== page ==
After the successful creation of uploads directory and the file, the socket emits the ID of uploaded file through the event uploadsID. The value of ID thus received is embedded in the object namely data along with the other entries in the form.

socket.on('uploadsId', function(data) {
 initialValue = data;
});

function getData(initValue) {
 const data = initValue;
 const formData = $('#form').serializeArray();

 formData.forEach(function(field) {
   if (field.name === 'email') {
     data.email = field.value;
   }
   ....
   ....
   ....
   ....
 
   if (field.name === 'apiVersion') {
     data.apiVersion = field.value;
   }
 });

Resources

Tags:  GsoC’18, Fossasia, Eventyay, Open Event Web App, JSON file upload

 

Open Event Server – Export Event as an iCalendar File

FOSSASIA‘s Open Event Server is the REST API backend for the event management platform, Open Event. Here, the event organizers can create their events, add tickets for it and manage all aspects from the schedule to the speakers. Also, once he makes his event public, others can view it and buy tickets if interested.

To make event promotion easier, we also provide the event organizer to export his event as an iCalendar file. Going by the Wikipedia definition, iCalendar is a computer file format which allows Internet users to send meeting requests and tasks to other Internet users by sharing or sending files in this format through various methods. The files usually have an extension of .ics. With supporting software, such as an email reader or calendar application, recipients of an iCalendar data file can respond to the sender easily or counter propose another meeting date/time. The file format is specified in a proposed internet standard (RFC 5545) for calendar data exchange.

Server side – generating the iCal file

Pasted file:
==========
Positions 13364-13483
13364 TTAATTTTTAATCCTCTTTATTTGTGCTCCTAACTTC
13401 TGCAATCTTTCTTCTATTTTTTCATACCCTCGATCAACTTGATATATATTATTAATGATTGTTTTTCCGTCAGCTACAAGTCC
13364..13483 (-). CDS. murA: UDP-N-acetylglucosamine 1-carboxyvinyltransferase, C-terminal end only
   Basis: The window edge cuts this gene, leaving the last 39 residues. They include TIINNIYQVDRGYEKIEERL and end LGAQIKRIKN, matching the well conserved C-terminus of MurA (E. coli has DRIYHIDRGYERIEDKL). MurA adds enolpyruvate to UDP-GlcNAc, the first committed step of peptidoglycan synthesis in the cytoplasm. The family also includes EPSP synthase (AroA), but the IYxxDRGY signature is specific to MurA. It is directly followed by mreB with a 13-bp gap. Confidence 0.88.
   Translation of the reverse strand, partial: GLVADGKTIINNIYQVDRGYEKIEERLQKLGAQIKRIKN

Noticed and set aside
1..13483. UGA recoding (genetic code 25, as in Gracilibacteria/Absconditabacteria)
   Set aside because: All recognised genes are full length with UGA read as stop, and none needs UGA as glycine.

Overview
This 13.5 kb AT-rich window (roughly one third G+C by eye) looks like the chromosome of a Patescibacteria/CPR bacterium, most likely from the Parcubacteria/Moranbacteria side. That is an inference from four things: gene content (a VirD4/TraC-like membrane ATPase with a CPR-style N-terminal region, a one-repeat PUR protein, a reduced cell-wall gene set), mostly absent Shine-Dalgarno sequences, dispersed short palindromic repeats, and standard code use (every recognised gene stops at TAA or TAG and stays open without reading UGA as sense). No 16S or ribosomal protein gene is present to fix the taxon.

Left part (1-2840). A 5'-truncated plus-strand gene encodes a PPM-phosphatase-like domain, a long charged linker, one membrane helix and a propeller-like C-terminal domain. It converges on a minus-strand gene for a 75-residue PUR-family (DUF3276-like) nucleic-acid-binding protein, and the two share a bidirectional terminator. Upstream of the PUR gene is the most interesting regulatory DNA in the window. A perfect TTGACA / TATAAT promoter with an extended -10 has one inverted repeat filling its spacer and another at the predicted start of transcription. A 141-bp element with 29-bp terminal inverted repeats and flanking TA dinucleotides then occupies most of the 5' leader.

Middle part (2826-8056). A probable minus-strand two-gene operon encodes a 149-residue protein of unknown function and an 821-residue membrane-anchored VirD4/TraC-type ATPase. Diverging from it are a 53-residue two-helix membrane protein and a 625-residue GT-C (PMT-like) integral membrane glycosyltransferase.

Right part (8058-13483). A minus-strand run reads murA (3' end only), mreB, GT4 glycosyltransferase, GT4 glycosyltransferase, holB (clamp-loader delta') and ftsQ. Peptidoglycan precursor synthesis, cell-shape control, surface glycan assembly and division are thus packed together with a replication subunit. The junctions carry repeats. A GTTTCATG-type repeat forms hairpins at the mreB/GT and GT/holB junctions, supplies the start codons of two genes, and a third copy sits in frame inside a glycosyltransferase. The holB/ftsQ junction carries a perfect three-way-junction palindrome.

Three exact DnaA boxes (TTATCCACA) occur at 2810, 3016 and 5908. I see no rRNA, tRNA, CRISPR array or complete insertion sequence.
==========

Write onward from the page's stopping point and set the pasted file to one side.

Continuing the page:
Here we will be using the icalendar package for Python as the file writer.

from icalendar import Calendar, vCalAddress, vText
  • We define a class ICalExporter which has a static method export(event_id).
  • Query the event using the event_id passed and start forming the calendar:
event = EventModel.query.get(event_id)

cal = Calendar()
cal.add('prodid', '-//fossasia//open-event//EN')
cal.add('version', '2.0')
cal.add('x-wr-calname', event.name)
cal.add('x-wr-caldesc', "Schedule for sessions at " + event.name)
  • We query for the accepted sessions of the event and store it in sessions.
sessions = Session.query \
   .filter_by(event_id=event_id) \
   .filter_by(state='accepted') \
   .filter(Session.deleted_at.is_(None)) \
   .order_by(asc(Session.starts_at)).all()
  • We then iterate through all the sessions in sessions.
  • If it is a valid session, we instantiate an icalendar event and store required details.
event_component = icalendar.Event()
event_component.add('summary', session.title)
event_component.add('uid', str(session.id) + "-" + event.identifier)
event_component.add('geo', (event.latitude, event.longitude))
event_component.add('location', session.microlocation.name or '' + " " + event.location_name)
event_component.add('dtstart', tz.localize(session.starts_at))
event_component.add('dtend', tz.localize(session.ends_at))
event_component.add('email', event.email)
event_component.add('description', session.short_abstract)
event_component.add('url', url_for('event_detail.display_event_detail_home',
                                  identifier=event.identifier, _external=True))
  • We then loop through all the speakers in that particular session and add it to the iCal Event object as well.